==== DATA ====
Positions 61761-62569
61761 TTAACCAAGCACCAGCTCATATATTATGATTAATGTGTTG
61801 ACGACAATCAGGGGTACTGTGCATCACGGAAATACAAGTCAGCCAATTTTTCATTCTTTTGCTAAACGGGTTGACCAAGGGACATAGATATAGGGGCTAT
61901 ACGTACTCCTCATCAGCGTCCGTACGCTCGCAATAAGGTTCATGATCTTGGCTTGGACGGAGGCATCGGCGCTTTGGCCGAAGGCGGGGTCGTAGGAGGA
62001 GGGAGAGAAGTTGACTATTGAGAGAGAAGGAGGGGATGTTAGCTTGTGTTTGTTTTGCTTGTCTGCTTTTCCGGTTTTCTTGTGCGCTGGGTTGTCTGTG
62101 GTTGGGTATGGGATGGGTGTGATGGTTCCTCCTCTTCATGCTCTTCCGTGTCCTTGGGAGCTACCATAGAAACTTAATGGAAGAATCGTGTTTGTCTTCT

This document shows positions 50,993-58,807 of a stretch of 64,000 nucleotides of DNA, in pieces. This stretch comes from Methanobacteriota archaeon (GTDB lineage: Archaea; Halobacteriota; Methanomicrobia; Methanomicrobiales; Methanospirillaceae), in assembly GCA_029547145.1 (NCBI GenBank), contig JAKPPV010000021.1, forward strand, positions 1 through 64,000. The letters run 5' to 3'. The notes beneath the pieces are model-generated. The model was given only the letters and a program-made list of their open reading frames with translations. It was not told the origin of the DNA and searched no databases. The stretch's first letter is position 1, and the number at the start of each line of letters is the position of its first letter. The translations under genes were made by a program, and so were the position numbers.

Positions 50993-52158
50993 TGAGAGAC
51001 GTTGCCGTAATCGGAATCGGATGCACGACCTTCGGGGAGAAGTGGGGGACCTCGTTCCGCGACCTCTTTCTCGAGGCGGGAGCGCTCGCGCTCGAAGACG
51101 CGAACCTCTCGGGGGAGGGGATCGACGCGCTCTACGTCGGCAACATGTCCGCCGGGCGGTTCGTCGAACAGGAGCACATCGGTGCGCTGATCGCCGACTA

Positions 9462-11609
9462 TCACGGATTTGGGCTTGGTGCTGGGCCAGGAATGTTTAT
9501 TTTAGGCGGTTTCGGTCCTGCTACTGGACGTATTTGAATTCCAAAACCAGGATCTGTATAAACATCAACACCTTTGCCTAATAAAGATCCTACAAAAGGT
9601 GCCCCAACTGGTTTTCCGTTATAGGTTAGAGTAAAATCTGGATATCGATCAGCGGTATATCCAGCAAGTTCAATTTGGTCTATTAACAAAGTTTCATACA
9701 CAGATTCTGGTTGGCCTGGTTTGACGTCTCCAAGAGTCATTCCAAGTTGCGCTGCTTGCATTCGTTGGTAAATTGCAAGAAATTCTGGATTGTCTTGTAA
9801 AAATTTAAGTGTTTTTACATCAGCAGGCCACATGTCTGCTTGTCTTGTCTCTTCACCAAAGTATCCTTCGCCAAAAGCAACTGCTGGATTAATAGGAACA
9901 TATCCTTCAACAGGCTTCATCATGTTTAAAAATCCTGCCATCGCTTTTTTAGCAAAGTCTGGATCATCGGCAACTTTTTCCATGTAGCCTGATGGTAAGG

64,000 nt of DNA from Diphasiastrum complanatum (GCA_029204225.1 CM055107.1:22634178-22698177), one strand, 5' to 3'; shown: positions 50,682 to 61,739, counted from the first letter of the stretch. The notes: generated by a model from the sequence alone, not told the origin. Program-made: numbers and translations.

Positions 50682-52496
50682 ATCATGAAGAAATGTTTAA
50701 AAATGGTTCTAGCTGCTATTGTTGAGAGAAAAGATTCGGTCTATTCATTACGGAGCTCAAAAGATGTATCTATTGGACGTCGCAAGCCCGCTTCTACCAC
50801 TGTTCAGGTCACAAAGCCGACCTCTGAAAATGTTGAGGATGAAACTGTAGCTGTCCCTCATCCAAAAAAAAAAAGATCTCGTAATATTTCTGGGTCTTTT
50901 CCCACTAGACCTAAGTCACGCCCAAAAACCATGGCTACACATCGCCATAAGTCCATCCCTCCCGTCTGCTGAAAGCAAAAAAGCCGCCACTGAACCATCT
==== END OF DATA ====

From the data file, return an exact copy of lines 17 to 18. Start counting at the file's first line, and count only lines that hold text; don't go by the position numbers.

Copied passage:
9801 AAATTTAAGTGTTTTTACATCAGCAGGCCACATGTCTGCTTGTCTTGTCTCTTCACCAAAGTATCCTTCGCCAAAAGCAACTGCTGGATTAATAGGAACA
9901 TATCCTTCAACAGGCTTCATCATGTTTAAAAATCCTGCCATCGCTTTTTTAGCAAAGTCTGGATCATCGGCAACTTTTTCCATGTAGCCTGATGGTAAGG